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The Mitre ATT&CK cybersecurity framework -- a knowledge base of the tactics and techniques used by attackers -- continues to gain ground as vendors, enterprises and security service providers adopt and adapt the framework to their defenses.
While using the Mitre ATT&CK framework offers significant benefits over more traditional cybersecurity frameworks, it requires an understanding of what it is and what resources are required to make it work. In this Q&A, Jonathan Couch, senior vice president of strategy at threat intelligence platform provider ThreatQuotient in Reston, Va., answers questions about using the Mitre ATT&CK framework, including how it differs from other cybersecurity frameworks and how it can pay dividends to the organizations adopting it.
Editor's note: This Q&A has been edited for length and clarity.
What is the Mitre ATT&CK framework?
Jonathan Couch: The Mitre ATT&CK framework is yet another kind of cybersecurity framework. Over the years, we've had quite a few of them; the Lockheed Martin Cyber Kill Chain framework is probably the best known.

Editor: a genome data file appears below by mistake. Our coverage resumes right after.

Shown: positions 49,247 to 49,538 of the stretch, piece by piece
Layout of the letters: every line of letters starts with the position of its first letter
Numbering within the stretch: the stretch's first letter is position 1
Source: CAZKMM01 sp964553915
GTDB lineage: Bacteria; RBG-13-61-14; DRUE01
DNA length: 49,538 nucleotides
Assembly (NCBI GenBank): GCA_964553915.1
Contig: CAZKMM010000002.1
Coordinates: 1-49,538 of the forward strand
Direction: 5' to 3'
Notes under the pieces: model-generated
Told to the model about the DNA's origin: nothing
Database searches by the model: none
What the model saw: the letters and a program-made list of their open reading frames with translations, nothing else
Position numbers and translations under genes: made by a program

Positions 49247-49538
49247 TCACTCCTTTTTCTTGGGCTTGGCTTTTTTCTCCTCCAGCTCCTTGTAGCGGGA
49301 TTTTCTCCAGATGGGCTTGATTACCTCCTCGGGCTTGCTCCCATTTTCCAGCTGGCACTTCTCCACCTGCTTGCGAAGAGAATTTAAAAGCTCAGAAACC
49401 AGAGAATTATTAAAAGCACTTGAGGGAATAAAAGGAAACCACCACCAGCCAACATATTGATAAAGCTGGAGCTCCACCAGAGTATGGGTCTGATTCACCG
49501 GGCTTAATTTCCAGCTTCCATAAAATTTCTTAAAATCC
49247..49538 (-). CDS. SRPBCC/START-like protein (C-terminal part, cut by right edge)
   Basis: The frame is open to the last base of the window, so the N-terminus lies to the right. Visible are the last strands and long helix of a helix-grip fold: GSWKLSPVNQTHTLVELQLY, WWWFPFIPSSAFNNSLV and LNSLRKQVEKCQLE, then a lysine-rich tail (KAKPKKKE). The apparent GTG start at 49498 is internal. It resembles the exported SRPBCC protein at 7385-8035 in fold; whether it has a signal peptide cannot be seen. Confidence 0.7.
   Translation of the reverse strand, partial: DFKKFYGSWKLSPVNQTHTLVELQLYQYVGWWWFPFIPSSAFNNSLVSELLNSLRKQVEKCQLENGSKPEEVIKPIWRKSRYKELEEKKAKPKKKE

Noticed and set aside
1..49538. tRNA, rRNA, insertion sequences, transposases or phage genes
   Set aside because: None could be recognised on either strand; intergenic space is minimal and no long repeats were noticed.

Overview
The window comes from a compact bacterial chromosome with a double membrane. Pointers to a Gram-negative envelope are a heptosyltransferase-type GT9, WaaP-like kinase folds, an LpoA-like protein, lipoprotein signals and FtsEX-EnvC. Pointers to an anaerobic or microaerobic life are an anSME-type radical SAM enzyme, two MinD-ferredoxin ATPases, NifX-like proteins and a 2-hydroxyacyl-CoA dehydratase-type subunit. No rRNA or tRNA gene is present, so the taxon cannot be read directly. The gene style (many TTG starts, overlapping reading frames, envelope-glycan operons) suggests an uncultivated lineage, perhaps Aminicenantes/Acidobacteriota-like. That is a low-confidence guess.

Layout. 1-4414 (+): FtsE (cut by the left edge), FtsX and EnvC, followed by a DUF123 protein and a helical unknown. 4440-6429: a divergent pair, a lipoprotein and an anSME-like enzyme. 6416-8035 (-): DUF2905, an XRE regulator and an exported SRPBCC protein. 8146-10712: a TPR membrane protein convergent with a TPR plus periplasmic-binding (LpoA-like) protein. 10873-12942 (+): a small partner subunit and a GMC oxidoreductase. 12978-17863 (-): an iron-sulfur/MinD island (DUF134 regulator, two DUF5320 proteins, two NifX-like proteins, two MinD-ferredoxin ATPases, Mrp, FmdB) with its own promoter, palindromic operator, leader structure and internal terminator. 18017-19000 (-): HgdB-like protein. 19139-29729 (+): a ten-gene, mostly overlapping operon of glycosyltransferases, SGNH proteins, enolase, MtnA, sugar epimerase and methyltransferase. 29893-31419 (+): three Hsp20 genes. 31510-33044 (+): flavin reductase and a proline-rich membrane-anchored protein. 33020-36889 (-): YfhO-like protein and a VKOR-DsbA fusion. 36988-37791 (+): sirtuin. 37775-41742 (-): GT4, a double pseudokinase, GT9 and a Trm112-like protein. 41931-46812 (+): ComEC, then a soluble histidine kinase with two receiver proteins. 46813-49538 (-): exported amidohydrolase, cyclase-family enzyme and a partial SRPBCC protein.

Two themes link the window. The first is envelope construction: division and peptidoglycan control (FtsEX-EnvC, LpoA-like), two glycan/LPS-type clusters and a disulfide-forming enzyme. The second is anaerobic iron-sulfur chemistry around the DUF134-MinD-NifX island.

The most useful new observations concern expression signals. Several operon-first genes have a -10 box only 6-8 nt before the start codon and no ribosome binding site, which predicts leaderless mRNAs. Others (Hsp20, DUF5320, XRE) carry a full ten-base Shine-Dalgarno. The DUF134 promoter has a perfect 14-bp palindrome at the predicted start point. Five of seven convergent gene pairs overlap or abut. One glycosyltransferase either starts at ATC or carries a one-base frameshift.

There is another framework known as the Diamond Model that some organizations use -- mostly the U.S. government but also commercial companies.
The Mitre ATT&CK framework is slightly different in the sense that it is much more adversary-focused, and it also is much more in-depth. It provides a lot more information.
The Lockheed Martin Kill Chain, for example, provides you with the different phases of an attack as you would see it as a defender: 'I can tell they're just scanning my network as a reconnaissance phase -- they haven't actually gotten in, or maybe they've gotten in, and they've moved around my network, and now they're exfiltrating data.' It helps me, as a defender, to be able to take a look at my detection and my response capabilities because I can now identify how far they are into my network, how far they are into their attack.
One of the weaknesses I've seen with the Lockheed Martin Kill Chain is that it isn't very thorough or comprehensive, in the sense of what attacks look like from the attacker's perspective, from the adversary perspective, and that's really what the Mitre ATT&CK model addresses.
I was actually very surprised when I first saw the Mitre ATT&CK model because it is a very thorough explanation of how you can possibly run an attack. How do I gain initial access? How do I hide the persistent side of things? It has all these different elements to it to better enable organizations to be able to track and say, 'What are all the different things that adversaries might do on my network so that I can make sure that I have detection, monitoring and response available for those actions?'
What other cybersecurity frameworks should people consider, and how else does the Mitre ATT&CK framework differ from them?